Main | Story Previews

Johan Reinhard is featured in "Iron Man of the Andes" in the January/February 2000 ADVENTURE.

related web-sites
small arrowAndes Expedition: Searching for Inca Secrets
Click through a virtual autopsy of the Inca Ice Maiden mummy. Or return to the peaks of South America with Reinhard.

small arrowDr. Johan Reinhard's Journeys
Reinhard's home page offers images from expeditions, links, classroom exercises, and more.

small arrowExplorers' Bookmarks: Johan Reinhard
Find out where he surfs the Web.

small arrowThree Inca Mummies Found on Volcano in Argentina
See National Geographic's multimedia press release on the 1999 find.

small arrowWebcast: The Mummies of Peru
Listen to Reinhard's 1997 lecture at National Geographic Society headquarters.

related products
small arrowKids Book: Discovering the Inca Ice Maiden
Reinhard recounts his breakthrough discovery. (Preview this book.)

November 1999

Reinhard's article "Frozen in Time" features jaw-dropping photos of the latest mummies.

January 1997

See Reinhard's "Sharp Eyes of Science Probe the Mummies of Peru."

June 1996

Get Reinhard's blockbuster story of "Peru's Ice Maidens."

March 1992

Reinhard served as photographer and writer for "Sacred Peaks of the Andes."

q and a
Johan Reinhard
Anthropologist and "Inca Mummy Man"
Age: 55
Home: Franklin, West Virginia
Time Spent at Home: Four Months a Year
Favorite Place: The Himalaya
    "Nobody makes frozen-mummy freezers!"

It's no great surprise that Johan Reinhard reveres Richard Burton ("the explorer not the actor") for his "intellectual curiosity combined with physical action." Athleticism plus intellect, after all, is the formula for Reinhard's own success.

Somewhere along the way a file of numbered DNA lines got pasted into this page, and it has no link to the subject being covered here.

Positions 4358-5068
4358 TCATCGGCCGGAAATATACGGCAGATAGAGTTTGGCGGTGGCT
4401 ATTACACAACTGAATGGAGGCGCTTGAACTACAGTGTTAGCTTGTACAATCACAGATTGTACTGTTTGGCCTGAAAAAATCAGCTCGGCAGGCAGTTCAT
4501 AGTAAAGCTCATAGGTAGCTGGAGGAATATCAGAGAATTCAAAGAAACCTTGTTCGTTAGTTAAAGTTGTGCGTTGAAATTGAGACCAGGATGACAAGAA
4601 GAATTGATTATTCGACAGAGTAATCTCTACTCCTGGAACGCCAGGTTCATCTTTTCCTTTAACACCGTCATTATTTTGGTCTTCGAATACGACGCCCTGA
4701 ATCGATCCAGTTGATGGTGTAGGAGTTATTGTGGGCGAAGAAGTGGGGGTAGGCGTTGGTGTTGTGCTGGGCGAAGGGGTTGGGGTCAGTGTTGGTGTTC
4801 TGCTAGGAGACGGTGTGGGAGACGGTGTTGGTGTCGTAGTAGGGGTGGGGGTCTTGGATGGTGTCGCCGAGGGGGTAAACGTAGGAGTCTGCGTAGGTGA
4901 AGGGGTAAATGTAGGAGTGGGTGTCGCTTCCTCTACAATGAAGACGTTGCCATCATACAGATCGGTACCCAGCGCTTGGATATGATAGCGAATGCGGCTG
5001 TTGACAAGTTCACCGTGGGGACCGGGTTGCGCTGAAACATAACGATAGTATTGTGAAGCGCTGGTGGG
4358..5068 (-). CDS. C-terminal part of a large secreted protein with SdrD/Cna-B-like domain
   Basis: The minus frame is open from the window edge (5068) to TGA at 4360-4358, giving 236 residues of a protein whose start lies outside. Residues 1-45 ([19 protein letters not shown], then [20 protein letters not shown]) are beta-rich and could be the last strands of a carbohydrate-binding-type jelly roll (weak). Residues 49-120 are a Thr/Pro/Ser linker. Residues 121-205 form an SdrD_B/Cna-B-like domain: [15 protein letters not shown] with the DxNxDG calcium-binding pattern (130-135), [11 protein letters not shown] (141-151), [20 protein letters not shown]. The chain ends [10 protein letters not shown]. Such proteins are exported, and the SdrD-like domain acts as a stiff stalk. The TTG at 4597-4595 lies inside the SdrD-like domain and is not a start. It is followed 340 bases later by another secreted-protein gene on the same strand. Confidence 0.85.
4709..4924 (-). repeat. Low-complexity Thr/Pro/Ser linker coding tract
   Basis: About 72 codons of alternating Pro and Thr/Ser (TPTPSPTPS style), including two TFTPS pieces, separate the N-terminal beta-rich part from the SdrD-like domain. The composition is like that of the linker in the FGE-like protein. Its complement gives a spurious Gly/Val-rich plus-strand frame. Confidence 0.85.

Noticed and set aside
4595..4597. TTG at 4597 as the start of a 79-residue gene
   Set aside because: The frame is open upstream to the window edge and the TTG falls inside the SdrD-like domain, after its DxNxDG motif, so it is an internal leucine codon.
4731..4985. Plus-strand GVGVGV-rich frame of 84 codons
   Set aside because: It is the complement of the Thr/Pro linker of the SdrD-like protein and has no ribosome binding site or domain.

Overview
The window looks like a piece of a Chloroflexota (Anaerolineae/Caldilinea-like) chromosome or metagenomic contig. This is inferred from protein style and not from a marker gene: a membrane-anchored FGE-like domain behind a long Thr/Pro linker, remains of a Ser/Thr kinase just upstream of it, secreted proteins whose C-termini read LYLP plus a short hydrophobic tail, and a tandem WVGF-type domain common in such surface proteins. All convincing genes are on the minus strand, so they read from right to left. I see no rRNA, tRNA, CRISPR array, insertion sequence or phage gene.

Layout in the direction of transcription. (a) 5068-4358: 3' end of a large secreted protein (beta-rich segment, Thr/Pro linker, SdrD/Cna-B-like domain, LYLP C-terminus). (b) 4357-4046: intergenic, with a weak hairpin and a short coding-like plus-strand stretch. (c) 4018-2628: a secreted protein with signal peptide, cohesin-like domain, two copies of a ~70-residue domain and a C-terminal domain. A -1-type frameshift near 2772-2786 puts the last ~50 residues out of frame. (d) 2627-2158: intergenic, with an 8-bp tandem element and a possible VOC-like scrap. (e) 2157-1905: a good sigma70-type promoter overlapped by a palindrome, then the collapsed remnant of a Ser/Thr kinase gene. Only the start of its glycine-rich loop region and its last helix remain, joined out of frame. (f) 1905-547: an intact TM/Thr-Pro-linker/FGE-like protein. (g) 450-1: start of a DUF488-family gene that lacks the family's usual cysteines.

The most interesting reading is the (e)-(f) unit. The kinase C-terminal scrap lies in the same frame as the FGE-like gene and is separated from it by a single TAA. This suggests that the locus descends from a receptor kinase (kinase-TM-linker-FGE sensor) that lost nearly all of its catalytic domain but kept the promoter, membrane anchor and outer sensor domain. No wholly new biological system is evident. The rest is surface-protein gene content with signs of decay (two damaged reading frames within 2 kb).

In a time of exploration by electronic proxy, Reinhard's a guy who goes there: diving for artifacts on the bottom of Lake Titicaca, searching for lost tribes of the Himalaya, and, most famously, wresting frozen Inca mummies from the world's highest archaeological sites.

  What do you think went through the heads of Inca children who had been selected for sacrifice?

A fear of the unknown and a desire that someone else had been selected. Yet this fear would have been coupled with a certain pride and a firm belief that they were joining the gods.

  What's your recipe for leadership?

Listen and be fair, and make the reasons for actions clear to all.

  The article says you spend your evenings apart from the expedition. Why?

As expedition leader, at the end of the day I need time to write up notes, think over strategy, examine/clean gear (still and video cameras, a computer, etc.), recharge batteries (both material and human), and make calls and send/receive e-mail. Plus, I often work with the same team members, and know them well. Evenings are when they need downtime.

  Have you ever feared for your life?

I've had a number of close calls. They proved to me that if a person isn't very smart (and he couldn't be if he's had as many close calls as I have), he'd sure better be lucky.

  Do you ever long for the settled life?